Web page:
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Posted on Fri, Aug 21, 2009 : 7:01 p.m.

"Trivial Pursuits" director, Ann Arborite Chris Farah, comes home

By Jenn McKee

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Screenwriter/director Chris Farah — an Ann Arbor native who’s back in town to shoot his first feature film, “Trivial Pursuits” — is now finding out whether you really can go home again.

“I’m staying at my dad’s house,” said Farah, 33, during a break from filming at Ashley’s on Thursday. “That’s part of the whole adventure. I actually pitched a tent in my dad’s backyard to give myself some privacy, and just out of a really misplaced sense of adventure. I spent one night there and I woke up with a chest cold, so I decided that was not a good idea. Nonetheless, the tent remains.”

Farah’s film — produced by Chris’ brother, Mike, 30 — tells the story of a longtime U-M grad student, Paul, who’s facing down his own dreaded graduation when he gets involved in a citywide pub trivia tournament.

And while Farah himself confesses, “I’m horrible at trivia. I stink,” he nonetheless became fascinated with the subculture of trivia tournaments while earning his masters degree in journalism and playing on a team with his trivia-whiz cousin.

“I played [trivia] in a small bar called the Night Café at Columbia University, and it was filled with really great characters,” said Farah. “Disgruntled academics, disgruntled former academics, disgruntled wannabe academics who never quite made it.”

But to play the role of the main character’s father, Farah approached an academic who’s more than simply “made it.” He drafted Ralph Williams, for whom Farah had been a grad student instructor while earning a masters degree in Near Eastern studies at U-M.

Initially, Farah envisioned Paul’s father as a domineering, gruff presence. “But then I thought, well, let’s try for something better than the cliché,” said Farah. “Ralph Williams was the most unique professor I’d ever come across and very much fit the bill as a star on campus. But he also had that kind of warmth that would make the father a sympathetic and complex character, as opposed to just a jerk.”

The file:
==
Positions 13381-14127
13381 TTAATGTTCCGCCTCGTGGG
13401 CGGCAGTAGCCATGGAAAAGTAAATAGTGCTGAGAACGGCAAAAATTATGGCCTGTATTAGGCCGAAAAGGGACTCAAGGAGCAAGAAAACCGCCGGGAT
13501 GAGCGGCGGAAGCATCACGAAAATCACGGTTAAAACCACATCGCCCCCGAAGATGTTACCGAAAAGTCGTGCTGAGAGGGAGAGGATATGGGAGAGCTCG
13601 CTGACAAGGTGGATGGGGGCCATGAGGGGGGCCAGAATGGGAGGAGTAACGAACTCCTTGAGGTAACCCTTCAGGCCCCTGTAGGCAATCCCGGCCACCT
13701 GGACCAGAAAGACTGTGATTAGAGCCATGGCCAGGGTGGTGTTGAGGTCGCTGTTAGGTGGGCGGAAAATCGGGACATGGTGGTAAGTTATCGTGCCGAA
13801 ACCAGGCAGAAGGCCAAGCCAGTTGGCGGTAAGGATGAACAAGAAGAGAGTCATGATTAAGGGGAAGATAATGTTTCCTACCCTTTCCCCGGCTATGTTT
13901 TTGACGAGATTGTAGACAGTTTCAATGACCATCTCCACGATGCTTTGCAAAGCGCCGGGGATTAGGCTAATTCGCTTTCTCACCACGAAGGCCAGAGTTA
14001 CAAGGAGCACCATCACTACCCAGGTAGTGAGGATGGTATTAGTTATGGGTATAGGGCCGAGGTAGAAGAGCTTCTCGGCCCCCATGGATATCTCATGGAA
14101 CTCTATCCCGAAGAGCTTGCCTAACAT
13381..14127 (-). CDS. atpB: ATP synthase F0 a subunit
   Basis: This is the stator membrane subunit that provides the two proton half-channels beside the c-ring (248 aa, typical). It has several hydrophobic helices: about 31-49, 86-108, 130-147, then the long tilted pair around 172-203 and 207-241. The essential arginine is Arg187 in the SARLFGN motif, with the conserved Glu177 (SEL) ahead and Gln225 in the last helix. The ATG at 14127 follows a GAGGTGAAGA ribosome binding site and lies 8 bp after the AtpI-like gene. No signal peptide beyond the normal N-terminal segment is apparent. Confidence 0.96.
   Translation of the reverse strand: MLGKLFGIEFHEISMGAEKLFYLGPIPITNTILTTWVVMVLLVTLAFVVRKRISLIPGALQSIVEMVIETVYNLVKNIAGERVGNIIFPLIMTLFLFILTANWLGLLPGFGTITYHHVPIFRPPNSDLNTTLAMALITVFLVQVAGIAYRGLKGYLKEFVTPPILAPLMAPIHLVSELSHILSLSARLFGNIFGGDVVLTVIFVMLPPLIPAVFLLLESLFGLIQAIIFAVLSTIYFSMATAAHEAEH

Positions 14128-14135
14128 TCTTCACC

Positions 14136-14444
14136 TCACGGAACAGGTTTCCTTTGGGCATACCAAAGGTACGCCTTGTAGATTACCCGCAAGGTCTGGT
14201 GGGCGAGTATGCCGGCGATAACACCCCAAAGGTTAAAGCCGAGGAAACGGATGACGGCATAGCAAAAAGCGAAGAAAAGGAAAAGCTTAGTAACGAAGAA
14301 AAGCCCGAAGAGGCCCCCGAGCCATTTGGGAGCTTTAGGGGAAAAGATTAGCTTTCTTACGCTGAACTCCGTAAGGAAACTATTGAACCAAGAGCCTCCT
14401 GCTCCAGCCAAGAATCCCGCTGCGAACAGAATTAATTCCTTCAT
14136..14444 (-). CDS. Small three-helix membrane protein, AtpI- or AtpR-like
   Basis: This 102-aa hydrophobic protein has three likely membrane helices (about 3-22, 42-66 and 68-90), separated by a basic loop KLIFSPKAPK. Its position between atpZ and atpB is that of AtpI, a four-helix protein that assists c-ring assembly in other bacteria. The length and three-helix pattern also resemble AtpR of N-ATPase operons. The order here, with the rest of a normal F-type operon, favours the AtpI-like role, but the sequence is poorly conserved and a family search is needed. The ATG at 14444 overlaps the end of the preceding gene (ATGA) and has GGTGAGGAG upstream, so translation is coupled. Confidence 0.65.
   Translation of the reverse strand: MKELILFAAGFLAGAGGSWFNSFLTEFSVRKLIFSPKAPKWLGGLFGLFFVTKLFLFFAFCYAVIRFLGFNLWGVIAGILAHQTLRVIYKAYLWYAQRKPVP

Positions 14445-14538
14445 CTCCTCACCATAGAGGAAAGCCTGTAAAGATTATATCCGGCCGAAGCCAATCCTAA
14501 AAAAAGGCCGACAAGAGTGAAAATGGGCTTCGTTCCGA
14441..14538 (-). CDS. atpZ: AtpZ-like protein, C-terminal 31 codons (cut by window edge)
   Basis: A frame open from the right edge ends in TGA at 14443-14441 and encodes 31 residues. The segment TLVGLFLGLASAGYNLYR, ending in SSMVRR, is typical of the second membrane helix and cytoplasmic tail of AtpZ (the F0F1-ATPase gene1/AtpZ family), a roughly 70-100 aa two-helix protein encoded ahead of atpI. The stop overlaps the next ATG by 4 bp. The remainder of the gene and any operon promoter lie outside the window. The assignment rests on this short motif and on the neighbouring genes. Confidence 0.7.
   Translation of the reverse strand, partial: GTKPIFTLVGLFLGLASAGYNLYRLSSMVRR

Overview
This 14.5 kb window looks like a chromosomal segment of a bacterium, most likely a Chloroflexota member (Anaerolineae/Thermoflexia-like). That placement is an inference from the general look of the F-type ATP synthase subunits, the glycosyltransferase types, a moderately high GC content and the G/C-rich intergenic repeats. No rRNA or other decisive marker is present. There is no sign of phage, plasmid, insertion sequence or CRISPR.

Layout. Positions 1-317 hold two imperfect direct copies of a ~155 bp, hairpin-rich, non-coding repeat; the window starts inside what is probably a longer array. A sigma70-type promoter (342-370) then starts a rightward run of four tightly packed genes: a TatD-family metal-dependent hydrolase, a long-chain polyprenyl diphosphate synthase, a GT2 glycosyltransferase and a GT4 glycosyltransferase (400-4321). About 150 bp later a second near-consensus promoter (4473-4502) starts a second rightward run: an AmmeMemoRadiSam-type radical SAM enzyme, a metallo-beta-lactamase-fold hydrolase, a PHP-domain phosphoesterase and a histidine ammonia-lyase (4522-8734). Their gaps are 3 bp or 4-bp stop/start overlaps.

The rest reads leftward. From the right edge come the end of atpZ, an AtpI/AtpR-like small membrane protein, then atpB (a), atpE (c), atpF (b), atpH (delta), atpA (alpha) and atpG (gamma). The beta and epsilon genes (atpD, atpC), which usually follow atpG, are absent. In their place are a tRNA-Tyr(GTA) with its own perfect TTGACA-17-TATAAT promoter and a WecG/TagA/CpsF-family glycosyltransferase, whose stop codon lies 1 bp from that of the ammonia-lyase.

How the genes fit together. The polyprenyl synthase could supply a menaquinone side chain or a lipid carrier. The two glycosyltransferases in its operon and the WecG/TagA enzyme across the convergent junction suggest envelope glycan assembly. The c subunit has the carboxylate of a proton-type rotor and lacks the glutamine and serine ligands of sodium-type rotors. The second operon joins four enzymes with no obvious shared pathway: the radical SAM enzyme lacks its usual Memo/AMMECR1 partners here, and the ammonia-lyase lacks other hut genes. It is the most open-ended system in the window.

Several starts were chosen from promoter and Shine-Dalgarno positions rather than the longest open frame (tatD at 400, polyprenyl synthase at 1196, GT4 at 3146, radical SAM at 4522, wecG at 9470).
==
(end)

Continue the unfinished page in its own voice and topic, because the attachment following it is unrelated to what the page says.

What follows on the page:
U-M's ties to 'Pursuits' don’t end there. Farah’s team hired about 10 production assistants from U-M’s screen arts and cultures department; some of the last bits of shooting for the film will be done at U-M’s first football game (September 5) and on campus during the first day of classes (September 8); and for the first time ever, U-M will allow a film that’s been shot on campus to be identified, in the narrative, as U-M.

Farah thinks his, as well as his parents’, history with the university may have positively influenced the decision.

“And in the movie, it’s a place that means a lot to the main character,” said Farah. “It’s one of the main plots — his relationship to the university and the city, the place that he’s spent his entire life, and he’s having a very hard time leaving. The University of Michigan is not incidental to this story. It kind of is the story. It’s another character.”

Farah wrote 'Pursuits' after moving to Los Angeles and spending a frustratingly long time on an “over-the-top” comedy script that never went anywhere.

“I just thought, why did I move out to Los Angeles in the first place?” said Farah. “It wasn’t just to write things that end up being stillborn. It was to actually make things, create things, so let’s try to do something that we can have control over.”

By “we,” Farah means himself and his younger brother, Mike, who moved to L.A. years ago without knowing a soul. (Mike now works as a producer with Funny Or Die.) Chris had been on a career path toward journalism, and later worked in that field, but he’d long harbored latent dreams of working in the film industry.

“I basically never had the guts to actually do anything about it, and probably wouldn’t have ever gotten up the guts … if my brother … hadn’t moved out there basically five years before I did,” said Farah.

But before Mike moved to the West Coast, the two brothers spent part of a summer co-writing a script in Angell Hall’s computing center, known among students as the fishbowl.

“He’d sit on one side of the aisle, and I’d sit on the other side, and we’d write alternating scenes and then pass them off to each other and edit each other’s scenes, which was a fascinating process and also, at times, a very contentious process,” said Farah. “When you spend a lot of your childhood fighting with somebody, I think you tend to work out issues by the time you reach adulthood. Or at least, that’s the way it is with us.”

So both brothers ended up pursuing film dreams.

“For people of our generation, who spend so much time watching movies and watching TV, there’s something like that always planted in your brain,” said Farah. “My one friend who actually I know from Michigan, and who’s a filmmaker out in Los Angeles now, put it well, I think, when he said, ‘It used to be that everyone wanted to write the great American novel, but now it’s really, everyone wants to write the great American screenplay.’”

Jenn McKee is the entertainment digital journalist for She can be reached at Follow her on Twitter @jennmckee.

U-M grad and director Chris Farah and his brother, film producer Mike Farah stand by during filming for Trivial Pursuits at Ashley's on State St. on Thursday. Melanie Maxwell |